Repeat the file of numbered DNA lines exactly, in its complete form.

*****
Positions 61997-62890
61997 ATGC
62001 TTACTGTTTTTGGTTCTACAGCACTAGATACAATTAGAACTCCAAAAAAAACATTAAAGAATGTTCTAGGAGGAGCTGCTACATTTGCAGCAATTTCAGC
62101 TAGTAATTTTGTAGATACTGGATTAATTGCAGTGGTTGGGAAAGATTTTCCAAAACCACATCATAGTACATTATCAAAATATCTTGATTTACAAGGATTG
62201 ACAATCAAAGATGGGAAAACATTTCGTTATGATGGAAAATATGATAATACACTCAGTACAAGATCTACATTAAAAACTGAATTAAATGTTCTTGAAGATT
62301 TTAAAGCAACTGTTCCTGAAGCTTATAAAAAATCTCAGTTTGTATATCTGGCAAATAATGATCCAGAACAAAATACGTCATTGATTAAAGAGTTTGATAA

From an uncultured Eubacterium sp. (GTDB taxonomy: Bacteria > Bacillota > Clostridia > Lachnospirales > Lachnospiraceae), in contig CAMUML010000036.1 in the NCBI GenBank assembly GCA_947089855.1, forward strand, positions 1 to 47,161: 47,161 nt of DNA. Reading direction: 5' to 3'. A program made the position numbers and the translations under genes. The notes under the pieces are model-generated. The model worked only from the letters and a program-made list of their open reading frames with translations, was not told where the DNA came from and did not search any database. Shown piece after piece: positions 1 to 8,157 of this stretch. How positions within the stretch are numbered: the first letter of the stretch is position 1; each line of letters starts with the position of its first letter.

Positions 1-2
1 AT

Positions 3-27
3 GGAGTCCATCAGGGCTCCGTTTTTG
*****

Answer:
Positions 61997-62890
61997 ATGC
62001 TTACTGTTTTTGGTTCTACAGCACTAGATACAATTAGAACTCCAAAAAAAACATTAAAGAATGTTCTAGGAGGAGCTGCTACATTTGCAGCAATTTCAGC
62101 TAGTAATTTTGTAGATACTGGATTAATTGCAGTGGTTGGGAAAGATTTTCCAAAACCACATCATAGTACATTATCAAAATATCTTGATTTACAAGGATTG
62201 ACAATCAAAGATGGGAAAACATTTCGTTATGATGGAAAATATGATAATACACTCAGTACAAGATCTACATTAAAAACTGAATTAAATGTTCTTGAAGATT
62301 TTAAAGCAACTGTTCCTGAAGCTTATAAAAAATCTCAGTTTGTATATCTGGCAAATAATGATCCAGAACAAAATACGTCATTGATTAAAGAGTTTGATAA

From an uncultured Eubacterium sp. (GTDB taxonomy: Bacteria > Bacillota > Clostridia > Lachnospirales > Lachnospiraceae), in contig CAMUML010000036.1 in the NCBI GenBank assembly GCA_947089855.1, forward strand, positions 1 to 47,161: 47,161 nt of DNA. Reading direction: 5' to 3'. A program made the position numbers and the translations under genes. The notes under the pieces are model-generated. The model worked only from the letters and a program-made list of their open reading frames with translations, was not told where the DNA came from and did not search any database. Shown piece after piece: positions 1 to 8,157 of this stretch. How positions within the stretch are numbered: the first letter of the stretch is position 1; each line of letters starts with the position of its first letter.

Positions 1-2
1 AT

Positions 3-27
3 GGAGTCCATCAGGGCTCCGTTTTTG